The National Audit Office (NAO) has documented the failure of the NHS to collect appropriate data on the cancer treatment outcome of a large raft of NHS patients related to the Cancer Drugs Fund.
In total, the National Health Service provided drugs to 74,000 cancer patients of whom the medicines regulator has no idea whether or not their lives were extended, according to the NAO.
This naturally indicates significant negligence on the behalf of the NHS, but also renders the statistical data related to cancer considerably less accurate.
According to Meg Hillier, chair of the public accounts committee, the failure to collect this wide variety of data simply makes no sense.
Furthermore, Hillier, who is a Labour MP, indicated that the oversight ensured that it is impossible to judge if the fund has indeed succeeded in extending the survival of patients, due to the gap in data.
In total, the NHS has funded in the region of £1 billion, providing cancer drugs for these 74,000 patients.
And in a report on the matter, the NAO was strongly critical of the NHS and Department of Health’s failure to collate adequate data.
The NAO describes the failure to collect information on the outcomes experienced by patients helped by the Cancer Drugs Fund as a major weakness of NHS operations.
In addition, an investigation by the public spending watchdog found that budgets for other NHS services have suffered as a result of spending on the fund.
The Cancer Drugs Fund attracts an annual budget of £416 million, since being set up by the coalition government back in 2010.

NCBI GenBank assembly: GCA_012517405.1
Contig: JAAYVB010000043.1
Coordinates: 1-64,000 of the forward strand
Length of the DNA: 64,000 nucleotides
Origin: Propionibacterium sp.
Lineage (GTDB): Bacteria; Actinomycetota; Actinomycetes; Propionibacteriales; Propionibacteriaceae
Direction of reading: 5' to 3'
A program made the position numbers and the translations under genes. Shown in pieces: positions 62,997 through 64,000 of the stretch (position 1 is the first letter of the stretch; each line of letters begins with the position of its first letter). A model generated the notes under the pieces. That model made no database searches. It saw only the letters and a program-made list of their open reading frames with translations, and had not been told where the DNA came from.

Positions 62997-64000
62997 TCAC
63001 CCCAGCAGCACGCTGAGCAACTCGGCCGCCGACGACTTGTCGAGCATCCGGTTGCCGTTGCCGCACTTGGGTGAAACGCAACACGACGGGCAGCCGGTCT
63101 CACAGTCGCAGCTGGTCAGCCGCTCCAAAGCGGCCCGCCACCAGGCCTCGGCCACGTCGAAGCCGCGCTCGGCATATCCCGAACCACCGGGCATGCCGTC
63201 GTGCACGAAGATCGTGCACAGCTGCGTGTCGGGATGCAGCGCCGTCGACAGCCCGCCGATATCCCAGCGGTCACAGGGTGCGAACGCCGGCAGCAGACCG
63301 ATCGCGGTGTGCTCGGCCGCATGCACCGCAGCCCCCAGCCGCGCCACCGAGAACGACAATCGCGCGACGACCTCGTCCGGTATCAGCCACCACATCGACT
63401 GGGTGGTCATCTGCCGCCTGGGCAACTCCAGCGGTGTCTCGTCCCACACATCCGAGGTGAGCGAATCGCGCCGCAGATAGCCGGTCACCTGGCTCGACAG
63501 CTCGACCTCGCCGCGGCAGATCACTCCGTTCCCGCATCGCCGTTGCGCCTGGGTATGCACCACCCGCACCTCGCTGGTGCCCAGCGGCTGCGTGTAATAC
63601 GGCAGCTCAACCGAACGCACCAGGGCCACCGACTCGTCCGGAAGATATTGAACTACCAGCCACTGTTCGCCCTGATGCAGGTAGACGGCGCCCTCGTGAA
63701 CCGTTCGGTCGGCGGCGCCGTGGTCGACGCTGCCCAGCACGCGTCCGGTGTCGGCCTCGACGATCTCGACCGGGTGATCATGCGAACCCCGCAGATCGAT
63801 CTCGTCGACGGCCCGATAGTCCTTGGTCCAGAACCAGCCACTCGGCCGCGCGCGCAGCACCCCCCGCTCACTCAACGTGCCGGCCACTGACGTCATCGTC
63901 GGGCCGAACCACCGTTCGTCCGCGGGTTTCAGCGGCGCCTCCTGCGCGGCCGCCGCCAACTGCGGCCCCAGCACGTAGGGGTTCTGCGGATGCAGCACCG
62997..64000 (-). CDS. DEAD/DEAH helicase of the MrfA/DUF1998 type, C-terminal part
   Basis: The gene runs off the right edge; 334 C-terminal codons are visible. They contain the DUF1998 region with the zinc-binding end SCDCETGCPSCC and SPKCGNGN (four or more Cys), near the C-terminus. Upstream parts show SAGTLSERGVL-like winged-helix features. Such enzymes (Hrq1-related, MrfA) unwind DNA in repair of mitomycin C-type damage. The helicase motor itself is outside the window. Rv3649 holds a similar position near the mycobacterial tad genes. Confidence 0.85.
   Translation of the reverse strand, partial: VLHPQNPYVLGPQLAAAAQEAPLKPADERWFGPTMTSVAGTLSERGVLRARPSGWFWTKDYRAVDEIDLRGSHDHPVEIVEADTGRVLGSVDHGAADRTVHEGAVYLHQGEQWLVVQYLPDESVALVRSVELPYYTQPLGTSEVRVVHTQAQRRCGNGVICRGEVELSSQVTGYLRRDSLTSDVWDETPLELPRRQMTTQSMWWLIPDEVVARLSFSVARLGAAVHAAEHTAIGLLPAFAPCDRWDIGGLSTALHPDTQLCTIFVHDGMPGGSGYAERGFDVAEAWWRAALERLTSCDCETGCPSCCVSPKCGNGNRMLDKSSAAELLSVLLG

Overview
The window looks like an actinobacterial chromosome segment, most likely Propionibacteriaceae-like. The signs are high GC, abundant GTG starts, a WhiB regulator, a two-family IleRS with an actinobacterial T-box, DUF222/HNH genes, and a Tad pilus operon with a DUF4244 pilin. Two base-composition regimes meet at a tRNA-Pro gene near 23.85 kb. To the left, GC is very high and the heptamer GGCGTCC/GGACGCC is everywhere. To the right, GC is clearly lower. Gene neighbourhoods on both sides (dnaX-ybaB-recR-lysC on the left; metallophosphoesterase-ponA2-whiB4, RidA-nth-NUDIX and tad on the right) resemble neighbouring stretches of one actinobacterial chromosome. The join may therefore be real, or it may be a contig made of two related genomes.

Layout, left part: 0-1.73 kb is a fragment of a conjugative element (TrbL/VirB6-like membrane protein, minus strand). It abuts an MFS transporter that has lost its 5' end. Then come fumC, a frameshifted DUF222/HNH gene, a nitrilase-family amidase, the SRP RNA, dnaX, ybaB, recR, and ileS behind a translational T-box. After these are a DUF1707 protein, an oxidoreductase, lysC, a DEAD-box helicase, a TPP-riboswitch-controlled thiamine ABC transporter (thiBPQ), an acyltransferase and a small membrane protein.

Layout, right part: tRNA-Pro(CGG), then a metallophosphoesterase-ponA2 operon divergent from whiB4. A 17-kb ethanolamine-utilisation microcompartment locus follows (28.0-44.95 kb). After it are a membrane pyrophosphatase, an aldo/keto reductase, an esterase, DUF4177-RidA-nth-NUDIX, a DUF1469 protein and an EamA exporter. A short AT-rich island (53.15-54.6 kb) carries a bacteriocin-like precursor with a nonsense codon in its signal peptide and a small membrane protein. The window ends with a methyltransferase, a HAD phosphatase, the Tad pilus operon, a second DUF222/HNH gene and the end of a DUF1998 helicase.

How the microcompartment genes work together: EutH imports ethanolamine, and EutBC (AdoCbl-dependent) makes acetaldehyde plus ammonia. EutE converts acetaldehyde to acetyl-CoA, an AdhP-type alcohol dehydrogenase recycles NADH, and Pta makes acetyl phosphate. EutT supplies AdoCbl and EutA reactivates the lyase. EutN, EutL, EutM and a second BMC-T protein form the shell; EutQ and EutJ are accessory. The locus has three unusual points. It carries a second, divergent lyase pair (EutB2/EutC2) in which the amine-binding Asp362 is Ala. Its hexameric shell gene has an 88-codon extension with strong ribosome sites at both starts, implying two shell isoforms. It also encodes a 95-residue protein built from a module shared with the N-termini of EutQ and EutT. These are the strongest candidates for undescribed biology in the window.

A plus point is that the fund has significantly improved access to 40 cancer drugs that are not usually readily available on the NHS.
This could enhance cancer survival rates regardless of the poor collection of data, with most recipients involved with Cancer Drug Fund requisition suffering from a terminal form of the disease.
Another notable success of the fund is that it underspent on its budget by 20 per cent overall.
However, this trend is unlikely to continue, as it is noted that spending has significantly increased in the last fiscal year.
Thus, the fund is anticipated to spend in the region of £70 million in 2015-16, according to NAO data.
“Taking 2013-14 and 2014-15 together, NHS England overspent the allocated budget for the fund by 35%. The overspend meant that less money was available for other services,” the NAO’s report on the fund states,
Commenting on the fund, the aforementioned Hillier indicated that a rethink was necessary owing to funding difficulties.
“At a time of increased pressures on NHS funding, the cancer drugs fund is not sustainable in its current form. There needs to be much better control of costs and proper assessment of whether these drugs are making a difference to the health of patients,” Hillier observed.
NHS England has already been forced to remove 28 drugs from the list of approved medicines that the fund is willing to pay for.
Cancer charities have warned that the withdrawals would mean the death of some patients awaiting medication, but NHS England has argued that inflated cost makes this decision inevitable.